Plenary Order of Protection can be extended indefinitely. The Fourth District held that a plenary order of protection can be extended indefinitely under the plain language of the Domestic Violence Act (DVA). Wife sought an emergency order of protection for herself and the minor children against husband which was granted. The allegations included that husband had hired a hit man to murder his business partner and that husband had told her over the years if she told anyone he would hurt her. Wife made additional allegations that he had electronically monitored her, refused to let her get a job, hurt her wrist and arm, and raped her. The emergency order of protection was granted as was a subsequent plenary order of protection for two years. Prior to the expiration of the plenary order, wife sought an extension for an indefinite period of time. Husband did not appear at the hearing and the order of protection was extended indefinitely. Husband then appealed and the Appellate Court affirmed. The Court opined that the plain language of Section 220(e) of the DVA states that “An extension of a plenary order of protection may be granted, upon good cause shown, to remain in effect until the order of protection is vacated or modified.” Although the initial order of protection has a specific time period of two years under the statute, no time limit exists for the extension of such an order. The Court engaged in a lengthy statutory construction analysis which included reasoning that because there was a more specific rule governing extensions in subsection (e), any conflict between the more general two-year rule is resolved in favor of the specific one. Dale v. Bennett 2021 IL App (4th) 200188.

3. Denial of relocation petition upheld. In a contentious divorce case which involved an orders of protection, an unfounded DCFS sexual assault claim against husband, and a criminal charge against a third party for battery and attempted kidnapping of the wife, the trial court denied wife’s petition to relocate with the minor child to California. The trial court heard extensive testimony in the matter over a three (3) year period and appointed a GAL and 604.10(b) evaluator. The evaluator opined that wife should be allowed to relocate. The GAL prepared a written report which in part stated that wife had not investigated any schools the child would attend, although he had and found them to be above average. The evidence also indicated that husband had unsupervised visitation for the majority of the divorce proceedings and an approximate equal parenting schedule which he exercised. In its oral ruling the trial court went through each relocation factor in the IMDMA before denying the request. The court noted that the parties had no ability to co-parent and would not easily work together to fashion a reasonable parenting schedule if wife was allowed to relocate. The court also noted that the majority of the evidence presented at trial related to why relocation would be beneficial for wife – not the minor child. Wife presented no evidence of a job or how she would support the child, what school the child would attend, or how the child’s life would be enhanced. The Appellate Court affirmed the trial court holding that it could not say that the judgment was against the manifest weight of the evidence or that its decision worked a manifest injustice. In re Marriage of Levites, 2021 IL App (2d) 200552.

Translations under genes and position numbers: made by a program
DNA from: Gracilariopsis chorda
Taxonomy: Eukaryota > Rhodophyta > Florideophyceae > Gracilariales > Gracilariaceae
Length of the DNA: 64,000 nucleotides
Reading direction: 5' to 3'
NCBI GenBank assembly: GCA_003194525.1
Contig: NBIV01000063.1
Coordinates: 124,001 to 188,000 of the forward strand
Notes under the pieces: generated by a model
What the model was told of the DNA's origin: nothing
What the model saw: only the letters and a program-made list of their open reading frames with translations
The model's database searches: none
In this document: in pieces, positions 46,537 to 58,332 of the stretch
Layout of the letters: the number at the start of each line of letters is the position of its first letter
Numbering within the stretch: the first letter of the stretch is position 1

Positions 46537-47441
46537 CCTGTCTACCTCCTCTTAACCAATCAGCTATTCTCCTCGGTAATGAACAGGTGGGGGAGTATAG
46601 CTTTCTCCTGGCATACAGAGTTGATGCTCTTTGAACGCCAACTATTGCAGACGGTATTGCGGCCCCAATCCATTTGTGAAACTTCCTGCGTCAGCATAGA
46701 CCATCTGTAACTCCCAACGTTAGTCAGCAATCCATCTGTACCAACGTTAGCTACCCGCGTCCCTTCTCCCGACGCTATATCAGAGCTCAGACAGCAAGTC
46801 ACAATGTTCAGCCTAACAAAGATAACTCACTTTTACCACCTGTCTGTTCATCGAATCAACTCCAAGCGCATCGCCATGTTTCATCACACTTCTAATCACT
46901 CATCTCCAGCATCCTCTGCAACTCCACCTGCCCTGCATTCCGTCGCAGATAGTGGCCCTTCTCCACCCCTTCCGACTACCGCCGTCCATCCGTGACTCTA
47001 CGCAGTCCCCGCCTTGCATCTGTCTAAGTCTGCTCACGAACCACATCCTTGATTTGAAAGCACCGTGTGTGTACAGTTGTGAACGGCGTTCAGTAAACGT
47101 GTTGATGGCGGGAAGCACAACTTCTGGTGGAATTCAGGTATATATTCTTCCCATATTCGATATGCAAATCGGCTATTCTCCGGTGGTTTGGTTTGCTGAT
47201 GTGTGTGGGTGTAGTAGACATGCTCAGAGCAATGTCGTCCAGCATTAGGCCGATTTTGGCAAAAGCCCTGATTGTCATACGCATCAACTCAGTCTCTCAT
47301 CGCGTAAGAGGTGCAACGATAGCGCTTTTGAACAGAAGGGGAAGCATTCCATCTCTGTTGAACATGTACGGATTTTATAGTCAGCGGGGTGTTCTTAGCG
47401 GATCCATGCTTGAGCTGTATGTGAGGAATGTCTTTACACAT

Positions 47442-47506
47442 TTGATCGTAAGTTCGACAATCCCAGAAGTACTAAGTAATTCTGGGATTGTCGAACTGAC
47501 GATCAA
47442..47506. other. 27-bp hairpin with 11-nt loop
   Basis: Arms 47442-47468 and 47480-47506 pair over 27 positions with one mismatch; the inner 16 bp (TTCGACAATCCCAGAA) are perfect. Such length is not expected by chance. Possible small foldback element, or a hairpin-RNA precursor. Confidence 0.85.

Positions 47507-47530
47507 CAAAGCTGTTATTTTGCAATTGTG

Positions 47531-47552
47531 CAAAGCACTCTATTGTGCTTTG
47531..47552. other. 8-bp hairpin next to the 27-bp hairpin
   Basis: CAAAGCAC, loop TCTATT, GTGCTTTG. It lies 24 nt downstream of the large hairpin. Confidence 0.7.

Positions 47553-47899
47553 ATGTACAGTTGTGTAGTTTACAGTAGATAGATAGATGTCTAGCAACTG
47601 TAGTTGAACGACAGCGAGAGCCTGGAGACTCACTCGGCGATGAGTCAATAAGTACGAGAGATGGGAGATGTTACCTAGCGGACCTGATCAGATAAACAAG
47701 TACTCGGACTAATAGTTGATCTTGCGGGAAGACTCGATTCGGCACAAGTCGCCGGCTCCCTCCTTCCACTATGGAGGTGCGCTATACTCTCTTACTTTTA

4. Illinois Supreme Court grants two Petitions for Leave to Appeal in family law cases. The Supreme Court has granted a PLA in the case of Dahn-Schell v. Schell, which deals with the question of whether mandatory distributions or withdrawals from an inherited IRA containing non-marital funds constitute income for purposes of maintenance and child support. The Fifth District held that they did constitute income. The second case is Dynako v. Dynako, which presents a question of whether the trial court properly denied the husband’s motion to modify maintenance. The First District, which affirmed the trial court, held that the original maintenance order was nonmodifiable. The Appellate Court rejected husband’s claim that maintenance was modifiable because the agreement did not specifically track language of Section 502(f) that maintenance was non-modifiable in amount, duration or both.”